• Ezekiel had been taken captive in one of the earlier invasions of Nebuchadnezzar, even before Jehoiachin (who was a puppet king). He was a priest. At the time of this oracle, he was in the land of the Chaldeans and saw the vision by the river Chebar.
  • Verse 4: The Cloud

    • Ezekiel begins to see the vision from a whirlwind. This was a storm that was a great cloud, and a fire infolding itself. This “storm” is also seen at the throne of God in Revelation 4:5.
    • Notice that the storm came out of the north. There are a number of Biblical references that put the throne of God to the north, including Job 26:7, Isaiah 14:12-14 (especially 13), and Psalm 75:6.
  • Verses 5-21: The Living Creatures
    • From the midst of the vision comes an extended description of four living creatures, only described here and (arguably) Revelation 4:6-9.
    • These are (presumably) the Cherubim, who are mentioned by name (though not described) in Genesis 3:24 and seen on the mercy seat. For a full study of the Cherubim, see Appendix 41 of The Companion Bible.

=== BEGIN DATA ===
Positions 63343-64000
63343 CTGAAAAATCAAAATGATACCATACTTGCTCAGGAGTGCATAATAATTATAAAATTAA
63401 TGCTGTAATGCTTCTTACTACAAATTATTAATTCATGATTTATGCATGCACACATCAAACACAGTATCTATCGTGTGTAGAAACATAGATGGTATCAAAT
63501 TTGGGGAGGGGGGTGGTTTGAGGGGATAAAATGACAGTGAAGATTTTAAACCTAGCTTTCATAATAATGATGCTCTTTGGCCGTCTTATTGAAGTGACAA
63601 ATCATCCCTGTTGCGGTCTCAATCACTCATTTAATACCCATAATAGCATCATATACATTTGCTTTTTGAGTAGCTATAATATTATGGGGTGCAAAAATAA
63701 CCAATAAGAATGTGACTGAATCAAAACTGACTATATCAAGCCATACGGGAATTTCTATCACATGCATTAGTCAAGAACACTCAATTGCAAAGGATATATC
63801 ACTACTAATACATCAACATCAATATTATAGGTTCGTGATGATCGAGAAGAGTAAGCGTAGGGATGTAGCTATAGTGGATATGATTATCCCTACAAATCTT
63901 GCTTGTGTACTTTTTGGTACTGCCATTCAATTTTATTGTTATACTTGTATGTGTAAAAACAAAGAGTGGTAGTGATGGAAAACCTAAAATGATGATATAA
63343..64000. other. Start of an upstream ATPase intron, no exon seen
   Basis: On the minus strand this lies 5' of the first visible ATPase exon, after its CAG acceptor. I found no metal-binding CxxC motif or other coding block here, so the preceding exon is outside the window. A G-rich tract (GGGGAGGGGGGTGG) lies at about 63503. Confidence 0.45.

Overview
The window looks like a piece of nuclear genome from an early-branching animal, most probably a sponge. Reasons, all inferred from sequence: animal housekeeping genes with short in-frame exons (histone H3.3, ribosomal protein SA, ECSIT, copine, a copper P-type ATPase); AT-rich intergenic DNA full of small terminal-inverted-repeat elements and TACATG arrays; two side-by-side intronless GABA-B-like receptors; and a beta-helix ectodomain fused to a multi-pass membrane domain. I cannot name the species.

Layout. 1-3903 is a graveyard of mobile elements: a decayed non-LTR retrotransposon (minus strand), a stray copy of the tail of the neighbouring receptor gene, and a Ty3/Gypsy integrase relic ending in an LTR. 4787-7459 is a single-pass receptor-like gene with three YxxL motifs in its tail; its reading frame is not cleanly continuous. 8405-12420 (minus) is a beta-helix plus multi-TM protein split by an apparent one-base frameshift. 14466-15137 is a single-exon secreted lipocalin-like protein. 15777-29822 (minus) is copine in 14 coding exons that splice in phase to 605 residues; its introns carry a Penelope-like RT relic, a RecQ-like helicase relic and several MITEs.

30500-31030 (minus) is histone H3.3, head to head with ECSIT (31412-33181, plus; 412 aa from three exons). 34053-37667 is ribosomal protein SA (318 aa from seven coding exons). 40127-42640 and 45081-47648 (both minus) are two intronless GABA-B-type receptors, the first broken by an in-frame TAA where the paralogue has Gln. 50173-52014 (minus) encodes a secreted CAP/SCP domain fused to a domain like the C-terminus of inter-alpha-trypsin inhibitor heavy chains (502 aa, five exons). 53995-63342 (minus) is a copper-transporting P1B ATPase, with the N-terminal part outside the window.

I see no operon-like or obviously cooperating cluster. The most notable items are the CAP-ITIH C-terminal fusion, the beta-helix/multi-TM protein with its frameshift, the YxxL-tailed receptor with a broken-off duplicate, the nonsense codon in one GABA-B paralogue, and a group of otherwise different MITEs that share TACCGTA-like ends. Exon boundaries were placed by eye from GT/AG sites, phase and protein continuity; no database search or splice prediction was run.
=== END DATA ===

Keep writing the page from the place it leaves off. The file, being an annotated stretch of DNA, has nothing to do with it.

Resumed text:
• The Cherubim had the likeness of a man (that is, the shape/form of a man), yet had four faces and four wings(v. 6).
    • They had straight feet (that is, unjointed, thus not used for walking). When they move, they fly, always straight forward (v. 9, 12), by virtue of the four sides each being a “front.”
    • The faces of the Cherubim represent the great kingdoms of creation.
      • Man, the chief of all creation.
      • Lion, the chief of the wild.
      • Ox, the chief of the domesticated animals.
      • Eagle, the chief of birds.
    • The collective appearance had a light in the midst, like the appearance of lamps. This appearance went up and down among the living creatures and brought forth brightness and lightening (v. 13). The creatures seem to be in constant motion (v. 14).
    • It appears that each creature had a wheel that was as it were a wheel in the middle of a wheel (vv. 15-16).
      • That is, like the creatures, the wheel did not need to turn, but could always go straight (v. 17).